His last few seasons have served as a case study in decline. First, he celebrated finishing second with Manchester United, something a younger, more bellicose Mourinho would never have done. Then he took on the job of rebuilding Tottenham, but seemed to lack the patience and indulgence and gentle touch such a project required. It turned sour, fast. Choosing outcome over process, it turned out, is not a viable approach when that outcome is not predicated by economics.

And now he finds himself at Roma, a fine and historic and weighty club, but hardly in a position to meet his ambitions. Roma, after all, is not Real Madrid. It is not capable of winning every game, of delivering the trophies and the glory that Mourinho craves, the ones that affirm his status and burnish his legend.

The question that lingers, then, is why? What does Mourinho get out of this? He does not seem to elicit any joy from it: He looks far happier in that three-year-old ad than he has in his day job for some time. Is it greed, then? Perhaps, but then elite managers are paid handsomely to win, and then paid off equally handsomely if they do not. Mourinho has earned enough, in salary and in compensation, to buy all the Bored Ape Yacht Club NFTs he could ever want and never need.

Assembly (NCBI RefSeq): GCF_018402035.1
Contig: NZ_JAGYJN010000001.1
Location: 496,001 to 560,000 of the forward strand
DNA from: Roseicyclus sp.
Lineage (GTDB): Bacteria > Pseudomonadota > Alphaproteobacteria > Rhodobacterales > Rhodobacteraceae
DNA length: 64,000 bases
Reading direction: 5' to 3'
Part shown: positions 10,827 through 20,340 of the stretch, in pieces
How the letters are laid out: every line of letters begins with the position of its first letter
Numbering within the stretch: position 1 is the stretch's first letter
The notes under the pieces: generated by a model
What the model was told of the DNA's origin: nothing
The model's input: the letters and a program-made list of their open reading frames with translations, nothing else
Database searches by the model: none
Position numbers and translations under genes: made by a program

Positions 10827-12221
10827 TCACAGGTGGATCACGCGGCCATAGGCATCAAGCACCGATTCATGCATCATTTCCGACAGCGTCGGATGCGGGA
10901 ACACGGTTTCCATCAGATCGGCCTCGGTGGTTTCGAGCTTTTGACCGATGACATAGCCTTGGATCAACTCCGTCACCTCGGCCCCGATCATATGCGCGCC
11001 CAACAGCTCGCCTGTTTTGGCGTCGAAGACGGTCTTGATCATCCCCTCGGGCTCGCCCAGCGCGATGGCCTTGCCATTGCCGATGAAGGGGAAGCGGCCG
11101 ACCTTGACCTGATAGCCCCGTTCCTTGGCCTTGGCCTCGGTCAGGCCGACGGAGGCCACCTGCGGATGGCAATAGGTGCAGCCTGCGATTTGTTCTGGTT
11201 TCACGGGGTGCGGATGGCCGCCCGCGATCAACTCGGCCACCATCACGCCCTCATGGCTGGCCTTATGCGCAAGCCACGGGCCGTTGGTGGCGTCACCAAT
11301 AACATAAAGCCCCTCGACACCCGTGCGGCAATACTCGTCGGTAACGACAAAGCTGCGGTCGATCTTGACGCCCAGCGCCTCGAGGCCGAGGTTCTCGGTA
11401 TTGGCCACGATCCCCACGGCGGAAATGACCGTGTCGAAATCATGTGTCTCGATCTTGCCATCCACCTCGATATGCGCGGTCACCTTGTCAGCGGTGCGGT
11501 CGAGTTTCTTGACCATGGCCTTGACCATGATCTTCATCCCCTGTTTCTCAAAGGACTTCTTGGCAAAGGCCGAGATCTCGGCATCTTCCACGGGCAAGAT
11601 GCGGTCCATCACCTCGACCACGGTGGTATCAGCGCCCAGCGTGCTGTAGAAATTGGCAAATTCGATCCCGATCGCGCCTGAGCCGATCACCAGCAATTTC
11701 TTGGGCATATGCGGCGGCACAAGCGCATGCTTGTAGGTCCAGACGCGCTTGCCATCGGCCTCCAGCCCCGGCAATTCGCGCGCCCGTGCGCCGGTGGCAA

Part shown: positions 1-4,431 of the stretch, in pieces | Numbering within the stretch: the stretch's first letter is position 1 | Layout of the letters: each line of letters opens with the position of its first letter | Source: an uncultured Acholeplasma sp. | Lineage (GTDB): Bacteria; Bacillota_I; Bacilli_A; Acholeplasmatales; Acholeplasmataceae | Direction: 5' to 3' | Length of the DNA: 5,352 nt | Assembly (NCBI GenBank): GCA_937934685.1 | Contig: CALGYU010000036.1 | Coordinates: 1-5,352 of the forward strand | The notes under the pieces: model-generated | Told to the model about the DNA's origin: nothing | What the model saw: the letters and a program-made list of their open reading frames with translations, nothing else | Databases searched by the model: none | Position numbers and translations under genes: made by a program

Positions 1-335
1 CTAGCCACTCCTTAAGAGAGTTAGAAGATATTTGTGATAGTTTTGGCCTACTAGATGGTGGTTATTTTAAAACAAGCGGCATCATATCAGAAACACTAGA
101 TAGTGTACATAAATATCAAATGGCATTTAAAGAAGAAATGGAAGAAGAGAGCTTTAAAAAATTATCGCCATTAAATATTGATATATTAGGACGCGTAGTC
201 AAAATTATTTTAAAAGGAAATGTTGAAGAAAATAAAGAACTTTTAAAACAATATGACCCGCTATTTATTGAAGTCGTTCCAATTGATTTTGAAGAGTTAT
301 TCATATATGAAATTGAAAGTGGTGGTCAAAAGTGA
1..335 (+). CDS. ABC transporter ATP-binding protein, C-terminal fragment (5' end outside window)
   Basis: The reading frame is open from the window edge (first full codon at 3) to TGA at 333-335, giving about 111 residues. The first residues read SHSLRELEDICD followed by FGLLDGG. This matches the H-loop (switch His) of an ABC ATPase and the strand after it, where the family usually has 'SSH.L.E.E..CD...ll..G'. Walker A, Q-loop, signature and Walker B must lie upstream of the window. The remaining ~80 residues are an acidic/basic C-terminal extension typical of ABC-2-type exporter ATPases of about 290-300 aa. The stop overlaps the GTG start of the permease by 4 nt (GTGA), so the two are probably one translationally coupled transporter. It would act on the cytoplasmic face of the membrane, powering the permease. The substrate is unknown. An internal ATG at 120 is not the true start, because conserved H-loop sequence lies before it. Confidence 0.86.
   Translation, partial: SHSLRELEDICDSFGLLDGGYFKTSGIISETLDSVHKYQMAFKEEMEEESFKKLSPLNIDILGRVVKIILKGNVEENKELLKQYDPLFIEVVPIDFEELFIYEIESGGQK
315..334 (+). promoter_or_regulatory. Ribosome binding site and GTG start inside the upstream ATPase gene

It may, then, be the status: not that of a winner, but that of a manager. Roma, like Tottenham, may be a second-tier post, but it remains prestigious and powerful and high profile. It means Mourinho can still command a crowd, a stadium, a room; it means, most importantly, that he is still what he has always been: a manager.

Perhaps he, like his old nemesis, Rafael Benítez, simply cannot countenance the idea of not working. Certainly, it is hard to understand why else Benítez would have chosen, last summer, to sacrifice the lingering affection in which Liverpool’s fans held him to take charge of Everton, his former team’s bitter city rival.